For readers, this is an easy answer — because no matter how much you like a genre, it gets old after awhile. Everything starts to seem exactly the same, and if you read one more book about mermaids, you’re going to tear your hair out. So mixing things up keeps reading fun.

Now, for writers, we know why we need to read IN our genre — it teaches us the genre conventions and tropes. All genres have them, the things that define the genre in the readers’ head, the things they expect.

But why read outside of it? If you’re writing fantasy, how does reading mystery help you?

The best stories are the ones that resonate with people, and to do that, you need to understand people. A lot of that comes from life, but a lot of it also comes from the media we consume. Reading outside your genre broadens your horizons, which can never be a bad thing.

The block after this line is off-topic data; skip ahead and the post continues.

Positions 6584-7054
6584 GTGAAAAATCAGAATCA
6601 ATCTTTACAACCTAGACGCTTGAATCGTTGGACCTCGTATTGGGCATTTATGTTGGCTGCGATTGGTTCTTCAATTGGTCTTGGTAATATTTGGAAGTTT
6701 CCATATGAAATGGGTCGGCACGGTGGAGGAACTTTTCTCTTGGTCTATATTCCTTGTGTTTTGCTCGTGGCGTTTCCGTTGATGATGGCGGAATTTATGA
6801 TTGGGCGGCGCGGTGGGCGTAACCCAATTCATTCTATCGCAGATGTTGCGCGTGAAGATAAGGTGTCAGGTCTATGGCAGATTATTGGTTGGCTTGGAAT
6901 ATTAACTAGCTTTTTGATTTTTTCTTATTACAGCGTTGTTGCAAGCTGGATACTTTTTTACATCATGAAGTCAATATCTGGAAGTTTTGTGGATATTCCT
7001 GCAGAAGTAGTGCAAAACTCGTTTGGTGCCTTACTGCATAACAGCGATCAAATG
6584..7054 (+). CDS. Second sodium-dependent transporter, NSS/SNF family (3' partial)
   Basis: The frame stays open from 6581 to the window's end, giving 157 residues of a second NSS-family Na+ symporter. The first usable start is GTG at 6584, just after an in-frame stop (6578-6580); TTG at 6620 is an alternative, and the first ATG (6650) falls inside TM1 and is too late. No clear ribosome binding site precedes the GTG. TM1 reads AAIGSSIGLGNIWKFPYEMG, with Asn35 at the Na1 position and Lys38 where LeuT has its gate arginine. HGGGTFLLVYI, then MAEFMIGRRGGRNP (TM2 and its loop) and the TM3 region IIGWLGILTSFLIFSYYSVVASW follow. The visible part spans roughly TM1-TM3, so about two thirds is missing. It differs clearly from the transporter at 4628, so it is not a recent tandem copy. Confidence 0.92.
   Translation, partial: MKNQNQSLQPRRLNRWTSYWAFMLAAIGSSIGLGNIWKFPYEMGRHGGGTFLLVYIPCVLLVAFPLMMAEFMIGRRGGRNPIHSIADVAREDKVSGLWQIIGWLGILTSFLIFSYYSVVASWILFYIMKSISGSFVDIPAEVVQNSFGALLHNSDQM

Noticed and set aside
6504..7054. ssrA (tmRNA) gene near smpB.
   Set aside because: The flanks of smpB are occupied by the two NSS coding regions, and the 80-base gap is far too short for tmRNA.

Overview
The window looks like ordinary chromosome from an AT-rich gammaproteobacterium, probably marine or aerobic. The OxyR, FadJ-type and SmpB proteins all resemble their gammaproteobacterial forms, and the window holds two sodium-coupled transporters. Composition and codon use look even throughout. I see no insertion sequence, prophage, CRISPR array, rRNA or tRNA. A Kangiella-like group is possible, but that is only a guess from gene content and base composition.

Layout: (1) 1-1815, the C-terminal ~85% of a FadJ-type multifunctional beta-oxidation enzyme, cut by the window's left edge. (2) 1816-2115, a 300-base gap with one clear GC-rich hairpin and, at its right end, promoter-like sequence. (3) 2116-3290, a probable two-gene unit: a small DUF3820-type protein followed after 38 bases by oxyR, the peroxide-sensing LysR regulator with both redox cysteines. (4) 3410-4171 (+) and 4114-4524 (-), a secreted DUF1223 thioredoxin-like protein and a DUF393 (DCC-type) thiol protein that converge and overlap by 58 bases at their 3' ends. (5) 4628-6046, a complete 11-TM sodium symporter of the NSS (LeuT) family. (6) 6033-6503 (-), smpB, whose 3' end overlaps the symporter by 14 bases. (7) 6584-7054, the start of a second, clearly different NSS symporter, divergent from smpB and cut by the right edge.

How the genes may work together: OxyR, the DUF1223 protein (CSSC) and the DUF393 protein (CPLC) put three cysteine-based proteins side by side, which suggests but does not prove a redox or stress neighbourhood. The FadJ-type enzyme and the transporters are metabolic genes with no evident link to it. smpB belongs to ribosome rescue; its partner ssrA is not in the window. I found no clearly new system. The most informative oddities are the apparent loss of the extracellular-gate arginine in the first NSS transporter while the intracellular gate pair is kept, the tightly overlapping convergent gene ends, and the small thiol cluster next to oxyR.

Aside from that, there are things to be learned from every genre. Thrillers can teach you how to up the stakes and keep your readers hanging on every word. Mysteries teach you how to mix in foreshadowing and false trails. Romances teach you how people relate to one another (and how to write a proper sex scene – I swear, everyone feels like they have to stick them in now, regardless of genre or story, and a lot of people shouldn’t…). There’s little tricks to be learned everywhere.

Plus, you can tie this back in with why readers read a variety of genres–if you always read the same thing, your writing tends to follow what you know, resulting in just more of the same. Innovation comes from trying new things and new combinations.

So don’t sell yourselves short, Squiders. Go out and read with abandon.

Why It’s Important to Read Outside Your Genre
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Books by Kit Campbell

City of Hope and Ruin cover
Shards cover
Hidden Worlds cover